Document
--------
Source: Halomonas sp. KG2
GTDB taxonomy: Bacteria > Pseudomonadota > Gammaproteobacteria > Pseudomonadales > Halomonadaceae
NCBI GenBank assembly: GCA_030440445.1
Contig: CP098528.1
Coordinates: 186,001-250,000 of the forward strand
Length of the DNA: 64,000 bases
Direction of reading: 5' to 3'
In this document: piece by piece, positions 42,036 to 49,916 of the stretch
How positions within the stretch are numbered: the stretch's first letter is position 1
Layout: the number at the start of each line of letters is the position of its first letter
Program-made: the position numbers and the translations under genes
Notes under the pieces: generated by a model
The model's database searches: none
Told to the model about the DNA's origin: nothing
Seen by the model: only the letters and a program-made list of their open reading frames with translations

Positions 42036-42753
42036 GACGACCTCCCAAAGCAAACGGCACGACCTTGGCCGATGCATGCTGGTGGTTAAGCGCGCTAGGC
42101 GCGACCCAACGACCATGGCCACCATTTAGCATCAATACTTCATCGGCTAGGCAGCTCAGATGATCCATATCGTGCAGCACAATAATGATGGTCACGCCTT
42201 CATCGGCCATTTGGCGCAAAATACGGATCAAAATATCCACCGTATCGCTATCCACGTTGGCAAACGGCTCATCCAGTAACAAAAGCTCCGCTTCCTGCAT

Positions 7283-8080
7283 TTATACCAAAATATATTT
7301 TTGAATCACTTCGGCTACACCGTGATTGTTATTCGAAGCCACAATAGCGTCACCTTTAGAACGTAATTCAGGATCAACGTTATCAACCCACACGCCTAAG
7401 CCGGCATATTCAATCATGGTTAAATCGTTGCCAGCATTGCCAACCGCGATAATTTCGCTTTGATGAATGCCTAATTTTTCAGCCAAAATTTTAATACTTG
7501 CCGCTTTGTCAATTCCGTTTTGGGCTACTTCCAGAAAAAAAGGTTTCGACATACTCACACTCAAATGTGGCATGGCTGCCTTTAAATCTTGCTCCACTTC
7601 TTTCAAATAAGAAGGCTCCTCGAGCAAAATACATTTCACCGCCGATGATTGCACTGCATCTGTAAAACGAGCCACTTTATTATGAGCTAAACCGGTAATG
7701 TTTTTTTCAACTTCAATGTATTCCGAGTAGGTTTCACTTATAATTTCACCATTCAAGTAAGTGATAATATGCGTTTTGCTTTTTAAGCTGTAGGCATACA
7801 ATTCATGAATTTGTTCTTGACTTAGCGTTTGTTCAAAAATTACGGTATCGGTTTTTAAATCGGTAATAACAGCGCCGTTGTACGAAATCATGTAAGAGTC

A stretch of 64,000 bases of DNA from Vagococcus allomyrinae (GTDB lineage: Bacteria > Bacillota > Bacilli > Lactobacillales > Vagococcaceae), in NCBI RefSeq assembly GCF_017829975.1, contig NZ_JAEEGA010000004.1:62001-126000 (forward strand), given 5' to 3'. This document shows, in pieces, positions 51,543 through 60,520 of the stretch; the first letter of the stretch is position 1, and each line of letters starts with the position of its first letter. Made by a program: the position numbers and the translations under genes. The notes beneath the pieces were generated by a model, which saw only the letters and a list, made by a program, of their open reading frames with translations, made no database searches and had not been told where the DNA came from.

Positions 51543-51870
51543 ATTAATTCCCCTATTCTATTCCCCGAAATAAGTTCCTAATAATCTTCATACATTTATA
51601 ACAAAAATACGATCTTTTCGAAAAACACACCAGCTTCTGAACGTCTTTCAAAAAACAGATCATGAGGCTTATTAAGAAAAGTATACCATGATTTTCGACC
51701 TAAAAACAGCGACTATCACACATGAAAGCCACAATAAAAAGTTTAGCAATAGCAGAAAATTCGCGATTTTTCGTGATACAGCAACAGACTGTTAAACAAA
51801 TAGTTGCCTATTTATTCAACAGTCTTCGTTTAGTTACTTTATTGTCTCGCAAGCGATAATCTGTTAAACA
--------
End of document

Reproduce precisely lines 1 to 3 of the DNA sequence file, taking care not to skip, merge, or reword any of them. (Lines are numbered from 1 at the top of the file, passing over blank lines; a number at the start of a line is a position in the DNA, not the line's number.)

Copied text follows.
Source: Halomonas sp. KG2
GTDB taxonomy: Bacteria > Pseudomonadota > Gammaproteobacteria > Pseudomonadales > Halomonadaceae
NCBI GenBank assembly: GCA_030440445.1